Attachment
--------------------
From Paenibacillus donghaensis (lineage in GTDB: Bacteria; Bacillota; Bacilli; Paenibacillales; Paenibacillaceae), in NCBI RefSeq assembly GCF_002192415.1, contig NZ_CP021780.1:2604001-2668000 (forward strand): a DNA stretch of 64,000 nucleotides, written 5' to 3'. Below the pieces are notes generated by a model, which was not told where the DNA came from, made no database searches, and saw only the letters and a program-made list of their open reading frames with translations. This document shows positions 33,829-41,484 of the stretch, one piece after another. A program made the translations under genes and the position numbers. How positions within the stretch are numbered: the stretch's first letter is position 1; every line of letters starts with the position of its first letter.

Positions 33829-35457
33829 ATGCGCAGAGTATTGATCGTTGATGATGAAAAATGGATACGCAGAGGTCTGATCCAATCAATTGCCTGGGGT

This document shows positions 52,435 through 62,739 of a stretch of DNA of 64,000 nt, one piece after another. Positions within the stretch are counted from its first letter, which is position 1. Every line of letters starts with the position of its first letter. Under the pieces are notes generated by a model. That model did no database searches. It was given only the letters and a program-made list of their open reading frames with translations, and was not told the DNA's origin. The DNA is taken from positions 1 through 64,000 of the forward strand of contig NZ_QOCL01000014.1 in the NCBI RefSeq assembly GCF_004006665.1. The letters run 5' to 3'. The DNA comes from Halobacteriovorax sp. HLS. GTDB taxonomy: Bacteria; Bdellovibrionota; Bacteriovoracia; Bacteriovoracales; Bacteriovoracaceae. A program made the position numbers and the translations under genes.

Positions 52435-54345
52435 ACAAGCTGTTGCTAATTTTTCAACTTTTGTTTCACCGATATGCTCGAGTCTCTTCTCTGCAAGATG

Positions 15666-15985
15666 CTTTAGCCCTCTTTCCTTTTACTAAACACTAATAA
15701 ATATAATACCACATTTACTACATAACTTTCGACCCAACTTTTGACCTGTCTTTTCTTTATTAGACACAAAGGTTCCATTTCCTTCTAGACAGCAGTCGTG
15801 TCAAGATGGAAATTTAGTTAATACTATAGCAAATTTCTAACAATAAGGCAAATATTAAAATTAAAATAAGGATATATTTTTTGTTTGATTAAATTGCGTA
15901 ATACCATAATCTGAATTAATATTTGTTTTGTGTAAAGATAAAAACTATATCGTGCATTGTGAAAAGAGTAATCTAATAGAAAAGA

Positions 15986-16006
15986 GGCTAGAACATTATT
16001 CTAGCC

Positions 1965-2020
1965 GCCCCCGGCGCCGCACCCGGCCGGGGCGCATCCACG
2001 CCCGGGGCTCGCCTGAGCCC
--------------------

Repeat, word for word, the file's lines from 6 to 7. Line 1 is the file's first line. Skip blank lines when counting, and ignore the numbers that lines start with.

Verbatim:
52435 ACAAGCTGTTGCTAATTTTTCAACTTTTGTTTCACCGATATGCTCGAGTCTCTTCTCTGCAAGATG

Positions 15666-15985